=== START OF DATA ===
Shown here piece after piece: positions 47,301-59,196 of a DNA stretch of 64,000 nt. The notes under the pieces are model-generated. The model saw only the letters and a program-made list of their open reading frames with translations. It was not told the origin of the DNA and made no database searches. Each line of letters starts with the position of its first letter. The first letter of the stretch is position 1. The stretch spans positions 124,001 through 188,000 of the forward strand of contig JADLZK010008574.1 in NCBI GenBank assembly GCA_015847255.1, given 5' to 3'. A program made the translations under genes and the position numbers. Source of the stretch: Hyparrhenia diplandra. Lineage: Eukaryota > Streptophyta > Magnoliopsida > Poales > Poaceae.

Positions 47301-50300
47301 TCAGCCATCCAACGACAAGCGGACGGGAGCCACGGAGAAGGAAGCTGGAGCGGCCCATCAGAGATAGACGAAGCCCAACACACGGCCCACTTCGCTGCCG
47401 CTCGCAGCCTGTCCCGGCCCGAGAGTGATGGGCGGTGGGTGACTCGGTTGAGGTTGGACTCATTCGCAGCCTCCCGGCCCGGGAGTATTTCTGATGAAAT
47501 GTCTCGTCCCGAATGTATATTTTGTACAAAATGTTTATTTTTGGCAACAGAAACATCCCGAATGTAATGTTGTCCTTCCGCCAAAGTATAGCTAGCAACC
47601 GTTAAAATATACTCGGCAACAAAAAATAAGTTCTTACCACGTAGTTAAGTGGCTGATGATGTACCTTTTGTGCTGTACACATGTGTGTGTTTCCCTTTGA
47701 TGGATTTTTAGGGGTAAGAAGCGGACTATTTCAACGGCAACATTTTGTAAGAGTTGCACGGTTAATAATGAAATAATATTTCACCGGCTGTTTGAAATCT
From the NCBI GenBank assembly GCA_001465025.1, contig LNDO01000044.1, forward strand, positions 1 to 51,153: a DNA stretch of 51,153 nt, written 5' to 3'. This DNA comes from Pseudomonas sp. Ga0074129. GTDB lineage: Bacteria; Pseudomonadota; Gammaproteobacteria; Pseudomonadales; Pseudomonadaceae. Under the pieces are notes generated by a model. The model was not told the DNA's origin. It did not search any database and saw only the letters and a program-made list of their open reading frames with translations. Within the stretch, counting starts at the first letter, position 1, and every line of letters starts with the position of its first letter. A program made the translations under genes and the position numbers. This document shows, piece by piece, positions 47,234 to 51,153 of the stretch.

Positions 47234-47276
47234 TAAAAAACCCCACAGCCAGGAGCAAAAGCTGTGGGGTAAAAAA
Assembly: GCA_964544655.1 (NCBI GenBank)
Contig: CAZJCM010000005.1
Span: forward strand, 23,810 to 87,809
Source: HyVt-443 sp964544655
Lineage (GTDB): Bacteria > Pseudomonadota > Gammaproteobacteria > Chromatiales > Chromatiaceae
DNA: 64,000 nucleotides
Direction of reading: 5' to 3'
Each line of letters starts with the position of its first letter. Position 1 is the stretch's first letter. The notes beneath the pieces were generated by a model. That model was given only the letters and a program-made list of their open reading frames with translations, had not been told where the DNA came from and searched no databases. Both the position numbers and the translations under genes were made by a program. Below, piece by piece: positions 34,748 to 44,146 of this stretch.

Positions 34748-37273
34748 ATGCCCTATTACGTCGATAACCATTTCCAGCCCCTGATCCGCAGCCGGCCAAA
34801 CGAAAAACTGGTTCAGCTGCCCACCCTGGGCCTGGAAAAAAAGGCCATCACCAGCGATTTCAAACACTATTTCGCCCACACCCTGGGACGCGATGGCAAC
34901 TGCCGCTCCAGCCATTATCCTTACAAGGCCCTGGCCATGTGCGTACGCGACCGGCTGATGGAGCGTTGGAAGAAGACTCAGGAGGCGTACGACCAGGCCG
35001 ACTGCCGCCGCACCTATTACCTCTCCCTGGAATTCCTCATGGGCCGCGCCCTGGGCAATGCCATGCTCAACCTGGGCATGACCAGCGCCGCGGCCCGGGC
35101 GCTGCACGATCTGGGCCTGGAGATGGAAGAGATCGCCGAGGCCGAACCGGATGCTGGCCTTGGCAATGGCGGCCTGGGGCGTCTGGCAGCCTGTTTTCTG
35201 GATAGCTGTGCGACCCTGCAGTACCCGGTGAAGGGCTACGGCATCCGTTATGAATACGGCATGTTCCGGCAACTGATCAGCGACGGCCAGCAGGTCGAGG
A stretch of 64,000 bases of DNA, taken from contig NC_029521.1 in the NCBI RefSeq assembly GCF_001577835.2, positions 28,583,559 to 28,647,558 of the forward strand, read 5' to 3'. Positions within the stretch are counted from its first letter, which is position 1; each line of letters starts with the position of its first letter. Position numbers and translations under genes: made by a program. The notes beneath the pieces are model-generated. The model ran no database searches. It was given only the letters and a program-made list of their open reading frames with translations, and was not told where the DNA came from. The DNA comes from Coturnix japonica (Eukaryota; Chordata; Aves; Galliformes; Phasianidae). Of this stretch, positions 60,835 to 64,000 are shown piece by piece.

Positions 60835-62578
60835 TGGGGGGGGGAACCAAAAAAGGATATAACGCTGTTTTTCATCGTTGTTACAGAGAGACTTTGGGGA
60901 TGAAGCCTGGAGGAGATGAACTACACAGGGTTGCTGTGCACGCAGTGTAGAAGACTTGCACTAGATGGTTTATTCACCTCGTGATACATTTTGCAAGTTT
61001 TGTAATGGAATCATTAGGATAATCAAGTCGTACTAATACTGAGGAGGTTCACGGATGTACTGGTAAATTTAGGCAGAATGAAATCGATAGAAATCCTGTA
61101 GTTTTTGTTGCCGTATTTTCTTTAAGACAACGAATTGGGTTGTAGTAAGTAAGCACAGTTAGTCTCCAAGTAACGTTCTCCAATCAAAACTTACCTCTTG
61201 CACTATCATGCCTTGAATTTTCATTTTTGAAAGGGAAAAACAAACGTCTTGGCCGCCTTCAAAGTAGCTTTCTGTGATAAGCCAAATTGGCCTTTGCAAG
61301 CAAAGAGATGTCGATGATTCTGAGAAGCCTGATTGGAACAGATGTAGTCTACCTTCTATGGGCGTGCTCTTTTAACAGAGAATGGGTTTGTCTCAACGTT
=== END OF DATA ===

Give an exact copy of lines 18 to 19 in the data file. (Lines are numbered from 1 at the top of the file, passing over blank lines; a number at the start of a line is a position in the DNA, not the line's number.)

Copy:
Each line of letters starts with the position of its first letter. Position 1 is the stretch's first letter. The notes beneath the pieces were generated by a model. That model was given only the letters and a program-made list of their open reading frames with translations, had not been told where the DNA came from and searched no databases. Both the position numbers and the translations under genes were made by a program. Below, piece by piece: positions 34,748 to 44,146 of this stretch.

Positions 34748-37273